Can I claim tax exemptions for my family members?

2021 UPDATE: Under the Tax Cuts and Jobs Act 2017, there are no longer exemptions and deductions for families.

Everything you need to know about tax exemptions and deductions for families

If you’re studying or working in America with your family as a non-resident alien, and if you meet certain criteria, you may be able to save money on your tax bill that you normally couldn’t if you were living as a single person.

You can do this by claiming what are known as tax ‘exemptions’. Exemptions are similar to tax deductions and allow you to lower your taxable income. Each exemption is worth $4,050 (for tax year 2017). In other words, if you’re a student, scholar, teacher or researcher, you may be allowed to deduct $4,050 for each person you claim as a dependent.

Types of tax exemptions

When you are preparing your income tax return there are two different types of exemptions that you may be allowed to claim:

Personal exemptions for yourself and your spouse (if applicable)
Exemptions for dependents (usually family members)

1. Personal tax exemptions

The general IRS rule states that a nonresident alien, whether single or married, may claim only one personal exemption, as long as they are not claimed as a dependent on any other US tax return (in which case their personal exemption was already used).

There are some exceptions to the general rule which allow specific groups of taxpayers to claim dependent exemptions for their family members:

Residents of Canada or Mexico, or US Nationals, may claim additional exemptions for a spouse and dependents if:

  • The spouse had no gross income;
  • The spouse was not the dependent of another US taxpayer; and
  • The dependents otherwise qualify as dependents under the normal rules.

Residents of the Republic of Korea may claim additional exemptions for a spouse and children if:

  • They meet the same 3 conditions shown above for residents of Canada or Mexico, and US Nationals;
  • The spouse and all children included in the claim have lived with the taxpayer for at least 6 months during the tax year;
  • The additional deductions for the spouse and children are distributed based on the ratio of the alien’s US income (from a US trade or business) and worldwide income (from all sources).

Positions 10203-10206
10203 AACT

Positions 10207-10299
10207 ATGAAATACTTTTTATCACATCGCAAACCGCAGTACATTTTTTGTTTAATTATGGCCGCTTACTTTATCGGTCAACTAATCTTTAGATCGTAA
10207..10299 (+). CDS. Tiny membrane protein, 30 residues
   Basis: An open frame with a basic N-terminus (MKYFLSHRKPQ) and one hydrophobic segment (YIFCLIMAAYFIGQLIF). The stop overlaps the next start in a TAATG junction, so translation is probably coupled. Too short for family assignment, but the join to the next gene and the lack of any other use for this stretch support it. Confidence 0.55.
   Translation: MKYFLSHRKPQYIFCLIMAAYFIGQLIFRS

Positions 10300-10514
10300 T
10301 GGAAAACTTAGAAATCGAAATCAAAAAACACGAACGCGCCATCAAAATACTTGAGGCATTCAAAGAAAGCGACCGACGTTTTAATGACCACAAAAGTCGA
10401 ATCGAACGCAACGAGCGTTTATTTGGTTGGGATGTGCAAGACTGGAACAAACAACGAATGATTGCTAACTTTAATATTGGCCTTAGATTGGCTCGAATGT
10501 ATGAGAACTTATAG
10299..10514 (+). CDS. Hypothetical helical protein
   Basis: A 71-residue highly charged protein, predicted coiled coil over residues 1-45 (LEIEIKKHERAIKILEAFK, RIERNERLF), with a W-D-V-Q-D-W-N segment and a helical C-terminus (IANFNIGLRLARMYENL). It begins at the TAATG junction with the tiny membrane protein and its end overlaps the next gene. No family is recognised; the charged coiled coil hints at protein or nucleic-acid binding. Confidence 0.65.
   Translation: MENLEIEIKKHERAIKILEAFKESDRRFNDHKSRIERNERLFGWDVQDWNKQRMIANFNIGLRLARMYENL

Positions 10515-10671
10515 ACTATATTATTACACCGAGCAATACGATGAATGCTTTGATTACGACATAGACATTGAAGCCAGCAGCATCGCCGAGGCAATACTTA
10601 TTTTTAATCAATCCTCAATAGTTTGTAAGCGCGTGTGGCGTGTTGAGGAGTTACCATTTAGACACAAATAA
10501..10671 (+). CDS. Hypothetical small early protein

Sprintax Returns will estimate this ratio for you.

Residents of India who are students and business apprentices may claim exemptions for a spouse and children under US – India tax treaty agreement if:

  • The spouse had no income and can’t be claimed by another taxpayer; and
  • The children meet ALL dependency tests, including the citizenship/residency test.
    That is, a non-resident alien Indian Student can’t claim a dependency exemption for his child unless the child is a US citizen or a resident.

The additional deductions for the spouse and children in all cases are limited to the extent of the alien’s taxable income.

2. Exemptions for dependents

To determine if your child is a qualifying child for tax exemption, you’ll need to answer the following questions:

1. Are they related to you?

The child can be your son, daughter, stepchild, eligible foster child, brother, sister, half-brother, half-sister, stepbrother, stepsister, adopted child or an offspring of any of them.

2. Are they a citizen or resident?

The person must be a US citizen, a US national, a US resident, or a resident of Canada or Mexico.
Note: children and spouse of a citizen of India or Korea must be either US national, Green Card holder or must meet Substantial Presence Test in order to qualify.

3. Do they meet the age requirement?

Your child must be under the age of 19 or, if they are a full-time student, under age 24. There is no age limit if your child is permanently and totally disabled.

4. Do they live with you?

Your child must live with you for more than half the year.

5. Do you financially support them?

Your child may have a job, but that job can’t provide more than half of their support.

6. Are you the only person claiming them as a dependent?

You can’t claim someone who takes a personal exemption for themselves or claims the same dependent on another tax form.

7. Are they filing a joint return?

You cannot claim someone who is married and files a joint tax return.
For example, if your son is married and he files a joint return with his spouse, you will not be able to claim him as a dependent on your tax return.

If you’re unsure of whether you can claim a loved one as a dependent, Sprintax Returns can help you to ascertain if you have an eligible dependent.

And no matter whether you’re a student, scholar, teacher or researcher, Sprintax can help you to:

  • Prepare your non-resident US tax return
  • Select every deduction you are entitled to
  • Identify all applicable tax treaty benefits you are able to claim, so you can get your maximum US tax refund!

Create an account to get started



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